How Knob Creek® Set the Standard for Craft Bourbon
Created by Booker Noe, Jim Beam’s sixth generation master distiller, Knob Creek® was at the forefront of the biggest bourbon boom in modern history.
Thirty years ago, the landscape of American whiskey was, by today’s high standards, practically unrecognizable.
For better or worse, vodka dominated the spirits industry and Long Island Iced Tea and the Cosmopolitan were the drinks of the day. “In the late ’80s, bourbon wasn’t very cool,” admits Tim Heuisler, American whiskey ambassador for Beam Suntory. Distillers were facing a very grim future with a number of brands on the verge of going out of business. But, thankfully, in rural Kentucky, out of the ashes, the rebirth of American whiskey began to take shape.
It was Jim Beam’s sixth-generation distiller Booker Noe who helped create what we know today as small batch bourbon and for more than two decades was the face of its resurgence.
Having grown up working in his family’s whiskey business, which dates back to 1795, bourbon was practically in Noe’s DNA. He was schooled in the art of distillation by a number of his close relatives, including his grandfather, liquor legend, Jim Beam.
He was also taught about the importance of perseverance in the face of insurmountable odds. His family had weathered Prohibition when the Beams not only couldn’t make liquor but also lost their original distillery.
Noe wasn’t going to go down without a fight. He also was tired of producing the same couple bourbons day in and day out, year after year. His innate curiosity led him to start experimenting with different distilling and aging techniques, which ultimately helped save the American whiskey industry. His innovations propelled bourbon into a new era.
In 1987, Noe created a special bourbon bottling, which excited the company’s distribution partners. He pulled whiskey directly from the best barrels in the center of one of the Beam warehouses. The response was overwhelmingly positive and over the next few years he launched not just one, but a line of small batch bourbons, including best-seller Knob Creek.
He drew inspiration from his personal collection of whiskies that dated back to the turn of the century. Noe was particularly drawn to the big, unapologetic pre-Prohibition bourbons and he modeled the flavor of Knob Creek’s original 100-proof nine-year-old bourbon on them.
Beam’s warehouses can each hold up to 50,000 barrels. Thanks to varying airflow and humidity, Noe understood that different areas of a warehouse produce different flavor profiles of aged whiskey. As it turned out, many of Noe’s favorite whiskies were coming from the middle of the warehouses. He used these special barrels for Knob Creek. “We still don’t climate control anything, so the conditions are as inconsistent as they’ve always been and that’s kind of how we like it,” says Heuisler. “That’s what makes Kentucky bourbon Kentucky bourbon, you know?”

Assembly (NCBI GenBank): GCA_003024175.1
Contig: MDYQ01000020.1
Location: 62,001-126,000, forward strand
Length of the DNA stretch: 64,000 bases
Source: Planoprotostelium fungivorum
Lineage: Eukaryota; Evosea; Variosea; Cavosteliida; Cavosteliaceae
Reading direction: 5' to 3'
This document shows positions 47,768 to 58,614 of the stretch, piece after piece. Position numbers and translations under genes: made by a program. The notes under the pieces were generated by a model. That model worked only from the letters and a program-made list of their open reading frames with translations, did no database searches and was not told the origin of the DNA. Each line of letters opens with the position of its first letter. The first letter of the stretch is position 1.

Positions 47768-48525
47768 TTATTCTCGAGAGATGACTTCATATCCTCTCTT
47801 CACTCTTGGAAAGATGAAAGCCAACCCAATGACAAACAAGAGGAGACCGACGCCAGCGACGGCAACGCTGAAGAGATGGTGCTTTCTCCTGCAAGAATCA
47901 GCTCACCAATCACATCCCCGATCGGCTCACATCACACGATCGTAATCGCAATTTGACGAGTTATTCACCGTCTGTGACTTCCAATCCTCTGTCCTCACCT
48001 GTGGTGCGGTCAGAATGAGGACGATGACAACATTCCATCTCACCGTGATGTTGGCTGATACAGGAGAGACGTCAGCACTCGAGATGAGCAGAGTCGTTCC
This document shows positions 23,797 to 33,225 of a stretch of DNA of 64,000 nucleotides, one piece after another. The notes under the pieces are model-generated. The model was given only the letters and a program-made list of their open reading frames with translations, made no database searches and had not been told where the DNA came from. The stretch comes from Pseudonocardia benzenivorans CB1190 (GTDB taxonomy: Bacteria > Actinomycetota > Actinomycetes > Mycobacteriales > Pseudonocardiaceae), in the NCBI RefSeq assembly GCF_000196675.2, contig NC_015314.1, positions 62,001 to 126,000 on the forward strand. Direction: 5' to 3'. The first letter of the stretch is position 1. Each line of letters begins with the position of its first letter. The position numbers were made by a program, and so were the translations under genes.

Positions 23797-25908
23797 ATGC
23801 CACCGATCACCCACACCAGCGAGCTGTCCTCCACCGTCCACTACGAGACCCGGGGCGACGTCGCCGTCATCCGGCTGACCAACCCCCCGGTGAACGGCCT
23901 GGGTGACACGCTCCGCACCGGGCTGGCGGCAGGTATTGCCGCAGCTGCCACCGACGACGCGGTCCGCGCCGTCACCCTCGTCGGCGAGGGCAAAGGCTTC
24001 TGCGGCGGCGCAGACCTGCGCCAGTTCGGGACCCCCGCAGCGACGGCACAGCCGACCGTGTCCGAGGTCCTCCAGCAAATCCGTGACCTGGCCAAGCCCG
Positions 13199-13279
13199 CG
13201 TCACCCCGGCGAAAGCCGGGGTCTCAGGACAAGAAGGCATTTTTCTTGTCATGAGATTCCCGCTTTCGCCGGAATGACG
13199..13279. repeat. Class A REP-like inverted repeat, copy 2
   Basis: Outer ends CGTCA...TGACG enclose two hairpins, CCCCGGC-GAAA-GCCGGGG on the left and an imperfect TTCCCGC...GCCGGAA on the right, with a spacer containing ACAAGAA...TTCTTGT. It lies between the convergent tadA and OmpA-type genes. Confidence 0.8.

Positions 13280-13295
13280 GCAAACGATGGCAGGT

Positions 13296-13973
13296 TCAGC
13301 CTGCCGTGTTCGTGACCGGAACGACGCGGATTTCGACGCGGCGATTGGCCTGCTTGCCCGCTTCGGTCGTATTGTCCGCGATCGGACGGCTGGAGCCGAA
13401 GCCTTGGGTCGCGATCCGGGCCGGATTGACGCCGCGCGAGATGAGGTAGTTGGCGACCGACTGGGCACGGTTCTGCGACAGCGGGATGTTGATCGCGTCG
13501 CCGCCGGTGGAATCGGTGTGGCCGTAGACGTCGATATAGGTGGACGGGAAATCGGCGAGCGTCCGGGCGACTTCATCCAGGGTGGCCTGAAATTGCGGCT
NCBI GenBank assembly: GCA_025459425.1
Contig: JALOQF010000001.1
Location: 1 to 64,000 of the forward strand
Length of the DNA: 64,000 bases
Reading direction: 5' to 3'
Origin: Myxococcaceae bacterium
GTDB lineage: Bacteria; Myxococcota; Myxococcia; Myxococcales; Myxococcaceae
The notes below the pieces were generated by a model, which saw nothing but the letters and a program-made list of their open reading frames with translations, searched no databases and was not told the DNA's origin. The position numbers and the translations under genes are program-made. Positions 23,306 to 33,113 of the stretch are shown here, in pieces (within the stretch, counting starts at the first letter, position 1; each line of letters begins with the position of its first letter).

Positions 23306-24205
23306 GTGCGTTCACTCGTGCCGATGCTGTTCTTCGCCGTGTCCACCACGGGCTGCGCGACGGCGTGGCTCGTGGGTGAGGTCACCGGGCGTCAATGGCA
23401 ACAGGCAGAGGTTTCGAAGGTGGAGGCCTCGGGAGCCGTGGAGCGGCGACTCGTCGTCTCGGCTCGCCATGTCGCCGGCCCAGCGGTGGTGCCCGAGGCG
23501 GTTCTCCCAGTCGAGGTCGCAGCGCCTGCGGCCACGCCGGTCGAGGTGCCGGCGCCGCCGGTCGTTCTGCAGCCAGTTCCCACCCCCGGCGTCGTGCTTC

With Knob Creek’s whiskey in place, the next step was to give it an identity, while paying tribute to its heritage. First came the square bottle, which imitated pre-Prohibition apothecary containers. Then, the label, a nod to old-timey repurposed newspaper wrappers, which were used when money was tight. Finally, the name Knob Creek referred to an actual creek to the south of the distillery. It’s no surprise that the brand’s motto is every bit earned® given Noe’s hard work and resourcefulness during one of the darkest periods in whiskey history.
The bourbon’s boisterous personality mirrored that of Noe. It was higher proof and more mature—something that drinkers did not often, if ever, have the opportunity to try at the time.
Noe then hit the road to champion Knob Creek and share his vision for small-batch bourbon. He was essentially the company’s first ambassador and met with anyone who would listen to him discuss every aspect of whiskey making from mash bills and aging to bottling strength and how to drink it. But for the next decade, growth was slow as Americans regained their taste for whiskey.
When he passed away in 2004, his son, Fred Noe, took the reins as the family’s seventh-generation master distiller. Fred, like his father, hit the road to promote Knob Creek and found that the American cocktail renaissance was really taking shape. Bartenders were trading in vodka for whiskey, making classics like Old-Fashioneds and Manhattans trendy again.
Thanks to this popularity, the brand has grown to also include single barrel whiskies, a straight rye and a smoked maple bourbon. And keep a look out for two new extra-aged bourbons, a 12-year-old and a 15-year-old, that will be introduced later this year.
For nearly 30 years, Knob Creek has maintained its standing as a go-to, whether mixed in cocktails or enjoyed neat. That’s thanks in large part to Noe, who was able to help reinvent the American distilling industry and challenge drinkers to embrace bourbon and appreciate it in a whole new way.
Most importantly, Booker Noe made bourbon cool again.